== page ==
Phyllis Beveridge Nissila
Carry on with tempered mind, calmed emotions, and focused spirit.
This morning, after some time in prayer and meditation, I remembered this Scripture:
Be alert and of sober mind. Your enemy the devil prowls around like a roaring lion looking for someone to devour. (1 Peter 5:8, NIV)
Then I found the following verse when I opened up a meditation prompt written by a friend of mine, Clarice Aeby, who blogs at daretobestill.com and sends weekly encouragements to her subscribers:
Do not conform to the pattern of this world, but be transformed by the renewing of your mind… (Romans 12:2)
A pattern had emerged for this next entrance in the “immunities” series, this one a continuation of the importance of keeping the mind healthy.
A Tempered Mind
Although the term “temper” has practical applications in behavior, music, and metallurgy, I chose the word used as an adjective, as in “adjusted or attuned by the addition of a counterbalancing element; moderated or measured” (Wordnik).
In such a time as this when so many confusing, contradictory, and sometimes chaotic forces would pull our thoughts off center–around the block and downtown–if we let them, we really need such a “counterbalancing element” to free up critical thinking and maintain as much clear-headedness as we can.
This can be a worldview, a personal philosophy, or, my preference, a faith-based perspective without which we are easily led hither and yon, pushed and shoved by propagandists, fear-mongers, and other brands of roaring lions who know how to keep us tethered to their agenda.
Usually by fear and intimidation.
Without an anchoring perspective, be it faith or something else, it could easily be a case of “if we don’t stand for something we’ll fall for anything,” as the old saying goes…
From the font of wisdom I draw from in the Bible, to a tempered mind I would add a “sober” mind.
A Sober Mind
As meant in 1 Peter 5:8, “sober” is rendered “to be calm and collected in spirit; to be temperate, dispassionate, circumspect.”
That’s a lot of mental ammunition when the enemy comes at you “six ways from Sunday,” as another old saying goes.
“Calm and collected in spirit” reminds me that when we aren’t corralled, so to speak, in the survival part of the brain (amygdala) trying to determine which is best at the moment–to fight or to flee–the blood flows more easily “up front,” you might say, to the cerebral cortex where we are able to think critically, to reflect, and to analyze beyond the survival of the moment in order to develop a longer-term plan or perspective.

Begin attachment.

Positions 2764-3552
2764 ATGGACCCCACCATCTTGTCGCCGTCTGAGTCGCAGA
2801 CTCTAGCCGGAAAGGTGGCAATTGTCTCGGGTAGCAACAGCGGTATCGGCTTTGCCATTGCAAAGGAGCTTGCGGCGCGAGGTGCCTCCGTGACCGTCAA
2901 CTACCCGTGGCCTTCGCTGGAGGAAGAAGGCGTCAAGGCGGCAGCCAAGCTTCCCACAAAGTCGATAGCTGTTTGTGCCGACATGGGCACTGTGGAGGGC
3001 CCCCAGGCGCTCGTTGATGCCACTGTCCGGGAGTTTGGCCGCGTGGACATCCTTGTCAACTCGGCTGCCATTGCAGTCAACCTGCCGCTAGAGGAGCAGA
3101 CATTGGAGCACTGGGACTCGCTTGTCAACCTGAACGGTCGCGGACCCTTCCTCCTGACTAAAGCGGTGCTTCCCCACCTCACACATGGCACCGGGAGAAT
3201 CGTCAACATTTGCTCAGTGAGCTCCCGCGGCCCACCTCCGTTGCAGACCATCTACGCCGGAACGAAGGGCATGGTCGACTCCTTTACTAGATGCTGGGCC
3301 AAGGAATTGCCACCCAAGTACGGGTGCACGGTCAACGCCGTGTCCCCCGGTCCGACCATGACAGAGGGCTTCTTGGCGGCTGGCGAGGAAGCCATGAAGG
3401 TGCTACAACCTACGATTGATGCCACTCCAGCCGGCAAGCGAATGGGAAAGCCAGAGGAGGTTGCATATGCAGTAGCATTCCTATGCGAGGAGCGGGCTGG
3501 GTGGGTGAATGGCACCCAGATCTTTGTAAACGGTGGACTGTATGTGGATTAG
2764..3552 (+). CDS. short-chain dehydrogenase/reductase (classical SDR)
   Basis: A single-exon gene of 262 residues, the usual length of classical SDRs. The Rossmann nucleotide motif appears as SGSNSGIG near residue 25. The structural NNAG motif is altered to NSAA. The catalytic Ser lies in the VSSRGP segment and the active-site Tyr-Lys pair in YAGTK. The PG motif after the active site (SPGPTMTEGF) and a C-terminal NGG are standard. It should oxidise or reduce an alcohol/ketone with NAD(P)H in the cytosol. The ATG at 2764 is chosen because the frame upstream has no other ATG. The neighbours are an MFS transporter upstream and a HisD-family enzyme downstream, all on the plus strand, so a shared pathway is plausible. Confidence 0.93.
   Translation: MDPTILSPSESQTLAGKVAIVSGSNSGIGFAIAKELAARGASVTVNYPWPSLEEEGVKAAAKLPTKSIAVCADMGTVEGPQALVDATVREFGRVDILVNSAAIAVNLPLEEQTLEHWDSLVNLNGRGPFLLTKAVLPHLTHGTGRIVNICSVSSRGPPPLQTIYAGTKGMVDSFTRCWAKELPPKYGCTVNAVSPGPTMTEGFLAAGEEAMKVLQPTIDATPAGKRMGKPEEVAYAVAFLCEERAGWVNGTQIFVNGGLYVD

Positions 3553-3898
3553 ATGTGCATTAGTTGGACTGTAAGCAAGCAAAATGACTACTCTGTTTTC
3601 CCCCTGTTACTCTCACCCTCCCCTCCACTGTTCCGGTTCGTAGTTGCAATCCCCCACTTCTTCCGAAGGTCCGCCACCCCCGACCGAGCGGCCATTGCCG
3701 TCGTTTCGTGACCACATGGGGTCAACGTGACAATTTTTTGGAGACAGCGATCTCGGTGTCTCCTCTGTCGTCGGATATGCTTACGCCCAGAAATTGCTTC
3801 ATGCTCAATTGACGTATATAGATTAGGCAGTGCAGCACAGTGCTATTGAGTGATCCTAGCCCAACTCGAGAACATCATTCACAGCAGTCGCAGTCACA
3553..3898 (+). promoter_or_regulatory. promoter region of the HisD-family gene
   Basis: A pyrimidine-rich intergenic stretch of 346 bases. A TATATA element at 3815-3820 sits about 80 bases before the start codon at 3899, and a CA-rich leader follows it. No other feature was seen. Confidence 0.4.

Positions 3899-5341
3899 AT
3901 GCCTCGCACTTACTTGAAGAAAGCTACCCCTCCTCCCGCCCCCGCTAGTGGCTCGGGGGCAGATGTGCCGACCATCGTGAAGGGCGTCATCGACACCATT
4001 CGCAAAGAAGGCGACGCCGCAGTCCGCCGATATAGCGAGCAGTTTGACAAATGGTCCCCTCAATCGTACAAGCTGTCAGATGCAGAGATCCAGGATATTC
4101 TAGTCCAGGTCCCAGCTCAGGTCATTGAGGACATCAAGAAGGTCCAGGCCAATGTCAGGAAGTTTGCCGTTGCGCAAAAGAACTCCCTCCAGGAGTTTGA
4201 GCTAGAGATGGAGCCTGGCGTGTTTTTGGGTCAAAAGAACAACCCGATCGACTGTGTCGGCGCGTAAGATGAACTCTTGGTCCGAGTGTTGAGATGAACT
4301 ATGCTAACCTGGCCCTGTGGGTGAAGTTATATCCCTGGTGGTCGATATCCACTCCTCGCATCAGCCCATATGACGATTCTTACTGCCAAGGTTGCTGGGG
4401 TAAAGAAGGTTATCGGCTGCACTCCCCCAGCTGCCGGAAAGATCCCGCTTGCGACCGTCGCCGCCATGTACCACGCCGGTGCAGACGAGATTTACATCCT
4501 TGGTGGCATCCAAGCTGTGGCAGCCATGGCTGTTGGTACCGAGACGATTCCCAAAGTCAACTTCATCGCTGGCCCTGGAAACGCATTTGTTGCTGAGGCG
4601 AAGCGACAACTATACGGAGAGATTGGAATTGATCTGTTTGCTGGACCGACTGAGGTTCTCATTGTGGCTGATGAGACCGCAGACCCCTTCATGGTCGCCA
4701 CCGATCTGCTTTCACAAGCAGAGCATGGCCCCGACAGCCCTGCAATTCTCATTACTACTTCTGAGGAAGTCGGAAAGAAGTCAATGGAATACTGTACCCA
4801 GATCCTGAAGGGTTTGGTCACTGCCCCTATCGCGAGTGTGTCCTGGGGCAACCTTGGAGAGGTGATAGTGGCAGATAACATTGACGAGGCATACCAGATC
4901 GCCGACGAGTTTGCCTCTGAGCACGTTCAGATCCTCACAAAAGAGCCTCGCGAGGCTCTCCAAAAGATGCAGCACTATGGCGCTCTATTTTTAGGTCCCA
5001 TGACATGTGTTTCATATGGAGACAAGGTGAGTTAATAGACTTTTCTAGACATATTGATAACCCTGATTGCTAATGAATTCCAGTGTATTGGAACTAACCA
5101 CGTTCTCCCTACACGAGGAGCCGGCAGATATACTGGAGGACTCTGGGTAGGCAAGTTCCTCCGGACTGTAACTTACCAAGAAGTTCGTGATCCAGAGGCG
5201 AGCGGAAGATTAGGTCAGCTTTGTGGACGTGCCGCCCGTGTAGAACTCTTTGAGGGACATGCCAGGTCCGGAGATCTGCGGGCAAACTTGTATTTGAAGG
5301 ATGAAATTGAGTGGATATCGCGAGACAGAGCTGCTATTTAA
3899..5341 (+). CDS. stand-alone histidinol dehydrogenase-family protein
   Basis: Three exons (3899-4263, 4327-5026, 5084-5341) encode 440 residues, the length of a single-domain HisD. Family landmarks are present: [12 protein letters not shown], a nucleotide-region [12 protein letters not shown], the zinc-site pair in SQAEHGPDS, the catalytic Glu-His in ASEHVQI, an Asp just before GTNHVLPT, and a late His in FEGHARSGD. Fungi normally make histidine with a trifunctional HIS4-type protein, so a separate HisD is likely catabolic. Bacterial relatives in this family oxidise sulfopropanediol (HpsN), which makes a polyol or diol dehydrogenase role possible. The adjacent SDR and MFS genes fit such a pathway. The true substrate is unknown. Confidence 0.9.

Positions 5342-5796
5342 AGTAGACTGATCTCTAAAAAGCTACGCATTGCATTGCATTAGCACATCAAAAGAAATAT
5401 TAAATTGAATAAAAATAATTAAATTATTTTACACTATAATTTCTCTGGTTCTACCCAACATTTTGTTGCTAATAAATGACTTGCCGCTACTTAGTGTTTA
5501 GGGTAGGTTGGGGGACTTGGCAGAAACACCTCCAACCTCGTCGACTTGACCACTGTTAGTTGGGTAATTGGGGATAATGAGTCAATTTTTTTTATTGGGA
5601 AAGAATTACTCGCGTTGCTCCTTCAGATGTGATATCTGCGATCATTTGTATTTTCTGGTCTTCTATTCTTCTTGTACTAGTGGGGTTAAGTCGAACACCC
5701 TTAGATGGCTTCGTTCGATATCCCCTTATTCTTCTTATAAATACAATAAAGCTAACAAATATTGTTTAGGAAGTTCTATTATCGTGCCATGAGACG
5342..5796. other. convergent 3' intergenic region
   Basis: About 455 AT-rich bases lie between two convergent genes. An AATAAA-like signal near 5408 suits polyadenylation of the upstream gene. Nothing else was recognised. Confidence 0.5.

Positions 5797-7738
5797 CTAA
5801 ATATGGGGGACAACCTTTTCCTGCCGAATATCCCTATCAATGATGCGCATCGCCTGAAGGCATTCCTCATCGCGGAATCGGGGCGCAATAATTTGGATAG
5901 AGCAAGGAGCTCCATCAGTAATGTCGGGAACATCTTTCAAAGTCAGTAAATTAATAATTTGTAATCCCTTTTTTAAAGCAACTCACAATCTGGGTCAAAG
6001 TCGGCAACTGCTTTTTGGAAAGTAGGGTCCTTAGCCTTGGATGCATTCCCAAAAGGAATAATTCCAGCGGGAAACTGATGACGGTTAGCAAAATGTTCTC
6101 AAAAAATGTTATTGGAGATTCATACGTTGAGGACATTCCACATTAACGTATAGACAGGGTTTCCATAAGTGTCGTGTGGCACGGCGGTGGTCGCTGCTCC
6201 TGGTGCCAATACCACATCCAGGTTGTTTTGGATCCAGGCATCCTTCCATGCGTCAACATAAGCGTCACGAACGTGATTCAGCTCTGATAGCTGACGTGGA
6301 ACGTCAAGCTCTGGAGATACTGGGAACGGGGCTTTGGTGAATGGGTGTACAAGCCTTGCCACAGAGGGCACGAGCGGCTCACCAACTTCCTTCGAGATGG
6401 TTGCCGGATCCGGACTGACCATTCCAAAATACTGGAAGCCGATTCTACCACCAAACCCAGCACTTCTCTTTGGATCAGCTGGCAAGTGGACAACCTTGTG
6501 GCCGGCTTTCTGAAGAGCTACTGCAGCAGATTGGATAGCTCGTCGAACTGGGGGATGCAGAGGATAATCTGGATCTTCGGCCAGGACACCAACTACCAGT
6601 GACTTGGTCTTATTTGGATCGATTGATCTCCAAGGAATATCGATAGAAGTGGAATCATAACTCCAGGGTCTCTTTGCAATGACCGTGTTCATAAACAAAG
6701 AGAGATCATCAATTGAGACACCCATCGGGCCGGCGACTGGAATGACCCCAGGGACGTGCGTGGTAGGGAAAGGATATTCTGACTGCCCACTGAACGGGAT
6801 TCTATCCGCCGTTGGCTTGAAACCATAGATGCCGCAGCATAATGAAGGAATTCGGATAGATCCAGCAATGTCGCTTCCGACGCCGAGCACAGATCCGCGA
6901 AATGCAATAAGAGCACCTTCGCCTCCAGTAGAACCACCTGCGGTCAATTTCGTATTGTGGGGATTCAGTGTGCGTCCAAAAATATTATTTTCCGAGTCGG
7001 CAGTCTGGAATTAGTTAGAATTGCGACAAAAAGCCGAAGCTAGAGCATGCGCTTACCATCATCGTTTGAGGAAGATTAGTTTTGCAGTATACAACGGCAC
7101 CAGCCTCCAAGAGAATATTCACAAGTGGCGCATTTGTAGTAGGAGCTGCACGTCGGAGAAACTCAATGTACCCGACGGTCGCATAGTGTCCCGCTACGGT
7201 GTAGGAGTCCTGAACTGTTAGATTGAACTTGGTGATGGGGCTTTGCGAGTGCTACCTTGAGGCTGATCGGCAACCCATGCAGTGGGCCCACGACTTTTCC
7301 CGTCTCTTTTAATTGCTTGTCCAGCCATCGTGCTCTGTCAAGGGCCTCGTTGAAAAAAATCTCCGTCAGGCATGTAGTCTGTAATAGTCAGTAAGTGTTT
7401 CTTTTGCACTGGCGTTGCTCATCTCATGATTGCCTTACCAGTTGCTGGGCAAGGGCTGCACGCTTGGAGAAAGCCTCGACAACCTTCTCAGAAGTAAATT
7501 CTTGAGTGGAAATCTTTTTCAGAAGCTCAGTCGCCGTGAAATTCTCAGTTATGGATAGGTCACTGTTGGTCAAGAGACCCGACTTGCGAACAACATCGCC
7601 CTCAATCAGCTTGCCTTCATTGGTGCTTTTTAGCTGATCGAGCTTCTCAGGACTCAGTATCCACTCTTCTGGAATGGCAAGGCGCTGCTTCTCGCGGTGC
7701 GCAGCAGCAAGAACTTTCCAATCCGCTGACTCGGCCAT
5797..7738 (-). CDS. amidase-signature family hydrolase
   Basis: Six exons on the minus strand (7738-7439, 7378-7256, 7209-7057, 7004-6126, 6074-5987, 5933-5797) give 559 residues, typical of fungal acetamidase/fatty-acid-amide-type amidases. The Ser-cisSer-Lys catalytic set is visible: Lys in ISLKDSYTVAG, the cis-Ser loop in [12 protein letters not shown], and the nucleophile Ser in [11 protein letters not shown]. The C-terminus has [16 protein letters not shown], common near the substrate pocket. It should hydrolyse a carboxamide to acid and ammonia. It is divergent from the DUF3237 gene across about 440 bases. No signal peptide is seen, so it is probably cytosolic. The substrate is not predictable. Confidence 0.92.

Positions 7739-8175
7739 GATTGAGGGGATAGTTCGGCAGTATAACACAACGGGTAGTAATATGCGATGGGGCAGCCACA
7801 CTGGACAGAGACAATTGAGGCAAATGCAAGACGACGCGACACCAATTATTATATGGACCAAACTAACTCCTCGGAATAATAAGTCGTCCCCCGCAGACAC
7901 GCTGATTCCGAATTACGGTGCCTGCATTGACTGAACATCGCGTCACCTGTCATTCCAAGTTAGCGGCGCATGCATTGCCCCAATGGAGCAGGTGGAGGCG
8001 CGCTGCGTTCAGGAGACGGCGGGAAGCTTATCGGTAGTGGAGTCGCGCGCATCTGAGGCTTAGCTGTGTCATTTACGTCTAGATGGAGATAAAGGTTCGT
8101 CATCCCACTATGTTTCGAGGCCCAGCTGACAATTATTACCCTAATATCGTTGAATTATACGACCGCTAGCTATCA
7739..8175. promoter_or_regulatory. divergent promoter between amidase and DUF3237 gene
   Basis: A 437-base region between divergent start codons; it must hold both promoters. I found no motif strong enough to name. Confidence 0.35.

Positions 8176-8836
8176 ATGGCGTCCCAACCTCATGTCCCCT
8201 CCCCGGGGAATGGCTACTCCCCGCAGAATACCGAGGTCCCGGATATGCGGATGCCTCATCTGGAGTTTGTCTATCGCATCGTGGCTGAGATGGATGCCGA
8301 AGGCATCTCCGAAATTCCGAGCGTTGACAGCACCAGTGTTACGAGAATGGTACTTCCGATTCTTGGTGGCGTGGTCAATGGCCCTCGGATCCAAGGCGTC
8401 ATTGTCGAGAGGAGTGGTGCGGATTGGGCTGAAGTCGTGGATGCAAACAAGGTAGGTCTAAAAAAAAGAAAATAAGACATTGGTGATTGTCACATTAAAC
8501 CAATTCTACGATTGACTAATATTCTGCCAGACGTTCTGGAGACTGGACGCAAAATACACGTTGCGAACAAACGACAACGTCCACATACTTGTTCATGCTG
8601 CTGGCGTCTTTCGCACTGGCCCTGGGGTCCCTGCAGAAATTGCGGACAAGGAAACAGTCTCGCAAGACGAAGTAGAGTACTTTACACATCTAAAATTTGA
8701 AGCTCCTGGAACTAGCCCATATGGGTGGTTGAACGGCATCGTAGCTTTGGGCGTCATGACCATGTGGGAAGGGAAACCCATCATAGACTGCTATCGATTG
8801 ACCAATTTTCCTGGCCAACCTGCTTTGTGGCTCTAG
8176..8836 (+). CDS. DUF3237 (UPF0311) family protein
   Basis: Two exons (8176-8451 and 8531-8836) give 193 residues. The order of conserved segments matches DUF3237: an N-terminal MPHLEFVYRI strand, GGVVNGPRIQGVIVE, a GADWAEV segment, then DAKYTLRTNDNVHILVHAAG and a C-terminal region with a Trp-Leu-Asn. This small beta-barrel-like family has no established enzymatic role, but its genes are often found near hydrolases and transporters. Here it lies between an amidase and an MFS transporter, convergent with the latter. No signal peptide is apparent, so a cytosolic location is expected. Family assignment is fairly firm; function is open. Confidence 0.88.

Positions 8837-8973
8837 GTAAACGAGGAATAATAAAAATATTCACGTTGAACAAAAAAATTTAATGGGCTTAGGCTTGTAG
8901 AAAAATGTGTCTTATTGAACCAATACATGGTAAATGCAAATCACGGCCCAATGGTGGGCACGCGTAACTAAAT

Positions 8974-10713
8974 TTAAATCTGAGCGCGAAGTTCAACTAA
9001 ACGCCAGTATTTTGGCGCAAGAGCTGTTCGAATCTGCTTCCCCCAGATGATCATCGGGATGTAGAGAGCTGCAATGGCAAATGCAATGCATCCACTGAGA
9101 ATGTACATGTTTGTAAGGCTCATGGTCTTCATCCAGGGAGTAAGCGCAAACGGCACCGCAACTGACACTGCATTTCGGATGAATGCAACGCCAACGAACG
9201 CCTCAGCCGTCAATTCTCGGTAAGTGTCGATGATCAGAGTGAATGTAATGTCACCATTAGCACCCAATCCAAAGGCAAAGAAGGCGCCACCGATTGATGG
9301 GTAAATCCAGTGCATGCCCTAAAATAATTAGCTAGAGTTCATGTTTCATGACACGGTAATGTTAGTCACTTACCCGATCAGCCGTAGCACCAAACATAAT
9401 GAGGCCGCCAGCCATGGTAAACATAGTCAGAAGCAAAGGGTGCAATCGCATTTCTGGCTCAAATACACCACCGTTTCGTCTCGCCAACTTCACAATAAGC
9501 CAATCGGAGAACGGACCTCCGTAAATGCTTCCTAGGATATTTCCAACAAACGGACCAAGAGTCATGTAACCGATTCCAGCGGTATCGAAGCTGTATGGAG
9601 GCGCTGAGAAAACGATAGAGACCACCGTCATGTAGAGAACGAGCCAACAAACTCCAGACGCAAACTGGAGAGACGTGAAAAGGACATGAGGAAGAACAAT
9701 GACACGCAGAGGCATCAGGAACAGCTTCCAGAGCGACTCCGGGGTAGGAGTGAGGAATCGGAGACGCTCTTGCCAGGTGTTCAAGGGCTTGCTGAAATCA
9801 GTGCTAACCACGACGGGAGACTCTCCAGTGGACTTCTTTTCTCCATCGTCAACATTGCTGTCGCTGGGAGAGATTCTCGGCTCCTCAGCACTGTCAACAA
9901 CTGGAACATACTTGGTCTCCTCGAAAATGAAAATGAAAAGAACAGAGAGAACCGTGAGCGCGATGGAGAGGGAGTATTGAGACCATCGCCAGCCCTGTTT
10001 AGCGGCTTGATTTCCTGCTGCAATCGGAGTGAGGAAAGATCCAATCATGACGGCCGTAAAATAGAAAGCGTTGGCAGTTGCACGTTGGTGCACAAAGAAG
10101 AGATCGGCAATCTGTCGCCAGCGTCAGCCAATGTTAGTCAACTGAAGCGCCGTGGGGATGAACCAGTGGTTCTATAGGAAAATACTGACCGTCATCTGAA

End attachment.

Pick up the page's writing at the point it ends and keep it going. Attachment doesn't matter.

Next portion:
(Side note: Have you ever noticed how evil is ever shouting “Schnell! Schnell!” [“quick, fast”-WordHippo] allowing no time to pause, reflect, and plan?)
“Temperate, dispassionate, circumspect” might be described as the trinity of a tested mind–and spirit.
Whereas dis-ease of mind follows dis-ease of prompt (fear, intimidation–or these days, what seems to be a trend toward violent revolution), ease of mind follows critical thinking, curtailing raw emotions, and exercising caution.
And to the final plan for a healthy mind, i.e. “renewal,” the following.
A Renewed Mind
“Renewed” as in “a renewal, renovation, complete change for the better” (Strong’s Concordance).
As expanded in Philippians 4:8:
Finally, brethren, whatsoever things are true, whatsoever things [are] honest, whatsoever things [are] just, whatsoever things [are] pure, whatsoever things [are] lovely, whatsoever things [are] of good report; if [there be] any virtue, and if [there be] any praise, think on these things.
Not so easy, however, when all we seem to hear is “Schnell!” while politicians politic, power-mongers push and shove, and inner cities burn.
But WE ALWAYS HAVE THIS OPTION.
Indeed, somebody has to keep a clear head.
Might as well be you and me.
Particularly when we need a mental break, a refresher, a moment away from the fray–whether the mayhem is prompted externally, internally, or both.
Especially when the forces arrayed against mental health are, to the reverse of the verse, telling lies, blocking justice, polluting the pure, trashing whatsoever is lovely, belittling whatsoever is of a good report, perverting virtue, and/or censoring praise.
And with this helpful reminder, encouragement–and prescription–from our eternal Friend Who promised, no matter what, He would never leave nor forsake us, this final thought:
Peace I leave with you; my peace I give you. I do not give to you as the world gives. Do not let your hearts be troubled and do not be afraid. (John 14:27)
Take as needed.
Graphic of the mind from Wikimedia Commons.